Over the weekend, it was announced that Joe Biden will be the next President of the United States, ending days of speculation for the world.
The news has Albertans wondering just how this will affect not only them but their oil and gas industry. The sector has been through a tumultuous year, navigating its way through a global pandemic, seeing spending slashed, and enduring thousands of job layoffs.
The U.S. is Canada’s biggest customer of oil and natural gas exports, and with Biden’s statements surrounding energy and the environment during his campaign, it could have massive ramifications for Alberta.
Biden has not only made conflicting reports and statements around fracking, but comments on policy changes, from promising to ban the issuance of new drilling permits on federal lands and water to Keystone XL pipeline, and saying he will transition the U.S. from fossil fuels and make transitions towards clean energy could be seen as a setback for oil and gas upon first glance.
Biden’s climate and clean energy package and plan is listed at $2 trillion.
Premier Jason Kenney posited the importance of Alberta’s oil and gas industry to the U.S. during his congratulatory remarks to President-elect Biden and Vice President-elect Kamala Harris in his statement.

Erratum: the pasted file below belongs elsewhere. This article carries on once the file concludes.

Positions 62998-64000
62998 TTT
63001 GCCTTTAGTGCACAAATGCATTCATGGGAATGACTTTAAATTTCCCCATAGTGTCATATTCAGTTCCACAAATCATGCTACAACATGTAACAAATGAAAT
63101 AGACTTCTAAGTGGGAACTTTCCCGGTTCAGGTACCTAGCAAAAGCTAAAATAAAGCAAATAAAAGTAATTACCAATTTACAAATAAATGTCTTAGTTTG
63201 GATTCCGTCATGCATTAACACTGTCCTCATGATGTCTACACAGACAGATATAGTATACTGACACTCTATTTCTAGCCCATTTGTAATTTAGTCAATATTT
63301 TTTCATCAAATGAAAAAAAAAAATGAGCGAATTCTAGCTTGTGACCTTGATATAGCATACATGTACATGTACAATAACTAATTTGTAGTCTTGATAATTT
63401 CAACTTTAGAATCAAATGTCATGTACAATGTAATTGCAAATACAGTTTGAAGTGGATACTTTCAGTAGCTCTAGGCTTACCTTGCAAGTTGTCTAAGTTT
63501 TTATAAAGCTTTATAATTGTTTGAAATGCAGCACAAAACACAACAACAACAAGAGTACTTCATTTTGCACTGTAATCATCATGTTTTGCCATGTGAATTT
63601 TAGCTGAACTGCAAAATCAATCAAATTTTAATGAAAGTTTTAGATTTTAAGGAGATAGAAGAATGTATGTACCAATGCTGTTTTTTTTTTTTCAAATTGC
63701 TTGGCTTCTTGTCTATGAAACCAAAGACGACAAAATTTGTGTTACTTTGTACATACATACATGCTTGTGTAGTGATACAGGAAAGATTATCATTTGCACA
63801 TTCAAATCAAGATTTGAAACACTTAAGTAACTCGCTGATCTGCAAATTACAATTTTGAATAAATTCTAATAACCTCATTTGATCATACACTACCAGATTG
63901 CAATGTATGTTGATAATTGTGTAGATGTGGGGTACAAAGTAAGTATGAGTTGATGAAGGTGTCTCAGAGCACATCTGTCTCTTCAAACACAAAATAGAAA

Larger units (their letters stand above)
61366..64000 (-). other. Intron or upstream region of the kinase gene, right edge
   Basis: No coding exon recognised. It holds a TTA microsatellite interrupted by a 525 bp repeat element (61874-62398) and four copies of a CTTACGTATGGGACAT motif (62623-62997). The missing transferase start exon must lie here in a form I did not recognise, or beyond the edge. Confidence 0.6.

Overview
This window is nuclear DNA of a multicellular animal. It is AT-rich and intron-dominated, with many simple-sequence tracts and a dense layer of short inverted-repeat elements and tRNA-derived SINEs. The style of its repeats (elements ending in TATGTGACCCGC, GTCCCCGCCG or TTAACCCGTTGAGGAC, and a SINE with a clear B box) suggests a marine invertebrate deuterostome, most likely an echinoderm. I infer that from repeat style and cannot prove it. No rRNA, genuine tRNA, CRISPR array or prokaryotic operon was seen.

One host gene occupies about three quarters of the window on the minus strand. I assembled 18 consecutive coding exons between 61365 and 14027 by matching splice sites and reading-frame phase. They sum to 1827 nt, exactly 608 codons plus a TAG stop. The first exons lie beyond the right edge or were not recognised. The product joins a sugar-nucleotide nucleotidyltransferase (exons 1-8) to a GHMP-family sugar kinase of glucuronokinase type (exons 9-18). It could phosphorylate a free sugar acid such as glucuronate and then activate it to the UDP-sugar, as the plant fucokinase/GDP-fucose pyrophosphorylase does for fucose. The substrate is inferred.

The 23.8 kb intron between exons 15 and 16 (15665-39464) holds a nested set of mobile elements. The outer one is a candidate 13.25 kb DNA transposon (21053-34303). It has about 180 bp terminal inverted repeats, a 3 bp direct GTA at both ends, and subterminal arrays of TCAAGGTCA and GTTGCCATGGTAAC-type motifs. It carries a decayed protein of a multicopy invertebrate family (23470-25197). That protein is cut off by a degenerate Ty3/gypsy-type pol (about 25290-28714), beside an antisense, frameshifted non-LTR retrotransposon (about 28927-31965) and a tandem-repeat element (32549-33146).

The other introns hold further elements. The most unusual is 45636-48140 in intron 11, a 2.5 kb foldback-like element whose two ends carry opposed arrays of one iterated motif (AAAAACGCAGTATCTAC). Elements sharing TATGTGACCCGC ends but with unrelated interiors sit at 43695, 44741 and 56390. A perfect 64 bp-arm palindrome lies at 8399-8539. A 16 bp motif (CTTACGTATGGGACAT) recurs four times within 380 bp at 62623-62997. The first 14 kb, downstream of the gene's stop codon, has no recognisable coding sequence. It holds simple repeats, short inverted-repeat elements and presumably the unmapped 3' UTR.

Kenney states, “The United States is by far Alberta’s largest trading partner,” adding “U.S. energy security is dependent on Alberta as the United States’ largest source of oil imports. Much of the American economy is fuelled by Alberta energy.” He also said they look forward to ensuring this vital economic partnership continues.
This is of key interest to Kenney and the province, notably because the pipeline represents a $1.5 billion investment from Alberta, as well as a $6 billion guarantee in 2021.
The 1,947 kilometre project – already under construction – has created thousands of jobs for people during COVID-19 in both Canada and the U.S., and expects to see 2,000 more construction workers hired in Alberta, and providing a shot in the arm for both country’s economies.
Once operational, the pipeline will carry 830,000 barrels per day from Hardisty, Alberta to Steele City, Nebraska. The project will contribute roughly $2.4 billion to Canada’s GDP.
Though the pledge against new drilling permits on federal lands can be seen as damaging on its face, it could be of interest for Canadian crude exports, potentially opening up investments for the Canadian oil sector.
During Harris’ debate in October, she said “Joe Biden will not ban fracking.” Biden also offered a rebuttal to Donald Trump’s claim that he would. This was a highly debated topic during the election trail. His aforementioned energy plan states, “aggressive methane pollution limits for new and existing oil and gas operations.”
As there are many Albertan companies with existing operations and projects within the U.S., how the Biden administration moves forward on comments toward the energy and oil and gas sector is something companies will be monitoring with great interest now, and into the future.